Google Voice gets going on iPhone
Everywhere is local, if you're an American
Google Voice has finally become available for the iPhone after 18 months of bickering and an FCC investigation. It's also offering free calls within America and discounted calls elsewhere.
Apple has nothing against Google Voice, but it does upset AT&T who can see the voice revenue that pays for the mobile network tumbling. That's why it's taken an FCC investigation to push Apple into approving the application, along with Apple's self-confidence that it no longer needs to appease network operators in order to sell handsets.
Apple never really rejected the Google Voice app, only telling the FCC that it was giving the matter some serious thought and denying that AT&T was actively whispering in a Cupertino ears during the deliberations. Now the deliberations are over, and if you're an American iPhone owner then you can let Google handle your telecommunications needs.
Google Voice will do that by intercepting outgoing calls and connecting you instead to Google's servers, which then connect to your destination using VoIP for the longer part of the journey. Callers get your Google Voice number on the caller ID and you pay Google if the call goes outside the USA.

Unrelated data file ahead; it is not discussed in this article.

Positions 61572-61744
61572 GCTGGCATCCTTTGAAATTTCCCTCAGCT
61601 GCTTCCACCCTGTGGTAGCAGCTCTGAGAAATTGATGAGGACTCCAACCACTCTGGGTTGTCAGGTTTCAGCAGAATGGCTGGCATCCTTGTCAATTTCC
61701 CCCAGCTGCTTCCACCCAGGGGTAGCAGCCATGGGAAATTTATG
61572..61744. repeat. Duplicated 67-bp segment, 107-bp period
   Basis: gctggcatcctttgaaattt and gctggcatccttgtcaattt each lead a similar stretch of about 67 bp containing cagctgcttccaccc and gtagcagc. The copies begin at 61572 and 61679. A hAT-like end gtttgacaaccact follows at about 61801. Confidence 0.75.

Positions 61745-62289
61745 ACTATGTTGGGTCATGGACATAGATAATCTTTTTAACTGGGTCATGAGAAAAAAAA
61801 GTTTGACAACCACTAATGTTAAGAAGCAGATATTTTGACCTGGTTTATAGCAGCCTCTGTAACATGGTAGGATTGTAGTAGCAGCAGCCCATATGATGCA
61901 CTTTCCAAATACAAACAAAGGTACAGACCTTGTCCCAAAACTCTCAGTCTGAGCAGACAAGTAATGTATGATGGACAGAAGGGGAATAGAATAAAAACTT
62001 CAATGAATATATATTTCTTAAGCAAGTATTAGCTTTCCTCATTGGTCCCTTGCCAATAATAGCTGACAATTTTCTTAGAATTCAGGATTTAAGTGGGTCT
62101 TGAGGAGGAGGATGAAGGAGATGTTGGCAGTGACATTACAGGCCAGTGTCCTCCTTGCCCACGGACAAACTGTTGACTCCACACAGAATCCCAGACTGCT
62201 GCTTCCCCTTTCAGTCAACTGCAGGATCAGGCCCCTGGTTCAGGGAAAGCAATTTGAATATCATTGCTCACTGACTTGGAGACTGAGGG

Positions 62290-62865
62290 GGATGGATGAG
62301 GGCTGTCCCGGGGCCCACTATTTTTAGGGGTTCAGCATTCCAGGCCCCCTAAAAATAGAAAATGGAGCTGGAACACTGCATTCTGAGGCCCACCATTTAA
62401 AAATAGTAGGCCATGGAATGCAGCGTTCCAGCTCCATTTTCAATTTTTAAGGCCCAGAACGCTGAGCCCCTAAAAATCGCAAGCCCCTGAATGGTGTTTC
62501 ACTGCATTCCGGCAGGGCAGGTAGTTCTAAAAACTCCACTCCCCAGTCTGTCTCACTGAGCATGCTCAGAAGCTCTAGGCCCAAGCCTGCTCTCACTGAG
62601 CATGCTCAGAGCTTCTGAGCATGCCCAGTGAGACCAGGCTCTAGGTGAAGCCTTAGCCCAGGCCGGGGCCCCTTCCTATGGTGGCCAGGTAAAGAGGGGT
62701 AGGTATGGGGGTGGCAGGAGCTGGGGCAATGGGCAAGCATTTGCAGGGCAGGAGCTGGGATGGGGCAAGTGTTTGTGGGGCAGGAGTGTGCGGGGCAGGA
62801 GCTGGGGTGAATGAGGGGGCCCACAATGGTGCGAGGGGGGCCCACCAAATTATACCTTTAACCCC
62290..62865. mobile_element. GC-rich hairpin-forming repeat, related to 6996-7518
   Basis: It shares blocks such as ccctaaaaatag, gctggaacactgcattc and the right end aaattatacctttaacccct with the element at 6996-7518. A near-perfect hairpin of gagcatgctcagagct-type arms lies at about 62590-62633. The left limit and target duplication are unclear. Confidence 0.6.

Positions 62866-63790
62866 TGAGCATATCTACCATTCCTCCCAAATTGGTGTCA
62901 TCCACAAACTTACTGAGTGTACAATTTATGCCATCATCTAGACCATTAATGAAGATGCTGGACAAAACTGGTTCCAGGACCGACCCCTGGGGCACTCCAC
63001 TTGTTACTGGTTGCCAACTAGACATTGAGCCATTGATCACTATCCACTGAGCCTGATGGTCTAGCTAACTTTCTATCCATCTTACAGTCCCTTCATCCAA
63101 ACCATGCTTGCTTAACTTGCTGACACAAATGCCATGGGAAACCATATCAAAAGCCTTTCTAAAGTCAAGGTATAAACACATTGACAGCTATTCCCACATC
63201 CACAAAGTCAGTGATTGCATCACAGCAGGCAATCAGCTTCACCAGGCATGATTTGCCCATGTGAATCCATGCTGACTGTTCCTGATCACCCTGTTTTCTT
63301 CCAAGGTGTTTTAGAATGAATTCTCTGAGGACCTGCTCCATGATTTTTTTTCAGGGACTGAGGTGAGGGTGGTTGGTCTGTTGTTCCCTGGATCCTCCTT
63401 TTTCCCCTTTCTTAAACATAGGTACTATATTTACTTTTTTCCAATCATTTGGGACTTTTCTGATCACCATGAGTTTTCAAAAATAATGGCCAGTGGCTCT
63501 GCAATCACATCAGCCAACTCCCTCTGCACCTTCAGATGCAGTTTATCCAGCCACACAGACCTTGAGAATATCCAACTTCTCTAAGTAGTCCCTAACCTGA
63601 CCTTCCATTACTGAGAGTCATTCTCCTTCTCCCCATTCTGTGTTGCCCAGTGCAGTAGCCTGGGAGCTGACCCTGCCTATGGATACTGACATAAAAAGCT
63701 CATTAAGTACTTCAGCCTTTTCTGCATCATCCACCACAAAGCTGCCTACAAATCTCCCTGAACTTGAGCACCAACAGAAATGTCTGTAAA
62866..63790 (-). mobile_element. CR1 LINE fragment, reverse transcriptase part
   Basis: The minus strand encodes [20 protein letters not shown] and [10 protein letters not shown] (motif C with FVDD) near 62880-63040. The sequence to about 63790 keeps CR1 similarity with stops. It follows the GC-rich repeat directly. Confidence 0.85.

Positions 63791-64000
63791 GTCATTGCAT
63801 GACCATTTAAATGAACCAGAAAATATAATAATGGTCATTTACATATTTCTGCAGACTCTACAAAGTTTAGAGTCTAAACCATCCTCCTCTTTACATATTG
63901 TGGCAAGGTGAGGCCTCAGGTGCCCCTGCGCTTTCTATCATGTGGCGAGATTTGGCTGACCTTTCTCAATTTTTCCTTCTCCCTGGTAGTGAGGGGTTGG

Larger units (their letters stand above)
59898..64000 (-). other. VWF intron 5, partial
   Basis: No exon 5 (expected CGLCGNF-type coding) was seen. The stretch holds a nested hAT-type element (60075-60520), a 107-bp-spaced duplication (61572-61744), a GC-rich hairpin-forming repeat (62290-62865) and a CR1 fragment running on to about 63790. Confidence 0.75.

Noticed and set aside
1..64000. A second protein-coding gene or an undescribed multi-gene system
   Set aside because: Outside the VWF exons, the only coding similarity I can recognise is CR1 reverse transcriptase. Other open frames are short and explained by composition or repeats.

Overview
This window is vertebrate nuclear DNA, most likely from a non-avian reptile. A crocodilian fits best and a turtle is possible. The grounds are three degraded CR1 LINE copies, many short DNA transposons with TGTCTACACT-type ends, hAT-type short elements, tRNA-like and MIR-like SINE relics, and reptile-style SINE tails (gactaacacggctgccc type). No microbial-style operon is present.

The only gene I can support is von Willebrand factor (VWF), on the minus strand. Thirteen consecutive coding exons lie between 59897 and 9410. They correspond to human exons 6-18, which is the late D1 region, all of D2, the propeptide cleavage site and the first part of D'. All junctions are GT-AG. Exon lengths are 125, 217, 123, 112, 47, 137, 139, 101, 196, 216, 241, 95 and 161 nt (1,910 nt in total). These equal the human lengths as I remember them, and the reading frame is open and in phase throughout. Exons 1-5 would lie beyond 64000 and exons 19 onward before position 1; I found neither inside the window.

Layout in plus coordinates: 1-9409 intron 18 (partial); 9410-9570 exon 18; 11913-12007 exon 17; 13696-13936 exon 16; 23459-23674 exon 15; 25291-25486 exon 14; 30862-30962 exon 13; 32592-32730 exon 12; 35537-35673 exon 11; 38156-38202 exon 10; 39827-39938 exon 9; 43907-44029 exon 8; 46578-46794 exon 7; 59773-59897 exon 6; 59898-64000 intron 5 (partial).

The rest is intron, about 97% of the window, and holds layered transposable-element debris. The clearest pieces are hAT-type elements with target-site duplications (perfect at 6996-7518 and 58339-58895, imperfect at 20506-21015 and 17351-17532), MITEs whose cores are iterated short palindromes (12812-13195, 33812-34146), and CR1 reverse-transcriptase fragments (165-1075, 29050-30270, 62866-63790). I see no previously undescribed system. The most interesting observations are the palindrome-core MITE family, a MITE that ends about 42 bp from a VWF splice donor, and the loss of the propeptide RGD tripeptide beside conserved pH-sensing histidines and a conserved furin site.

Incoming calls, to the Google Voice number, are routed to your cellphone over the mobile network, but thanks to the way Americans pay for calls the caller won't have to pay extra for calling your mobile.
In Europe calls to mobiles cost the caller more, and are identifiable by a mobile area code ("07" in the UK). The caller pays a premium for calling such numbers, while the callee pays nothing. In the US mobile numbers use the same area codes as fixed, so the caller pays the same (nothing if it's a local call) and the callee has the minutes deducted from their bundle.
That means Google can forward calls to a mobile phone, from a local exchange, without paying the operator anything (the person receiving the call pays in minutes deducted). However, such a system will have a hard time operating on mobile networks in Europe.
Google Voice users do still consume minutes, but everything is a local call and users can switch calls to their computer when at their desk - reducing the number of cellular minutes they use. At the desk Google Voice uses VoIP and offers video too, but on the phone it still uses voice minutes. This is why it won't work on the iPod Touch (despite the 331 complaints already on the iTunes listing), but that's small consolation to AT&T. ®
Sponsored: Optimizing the hybrid cloud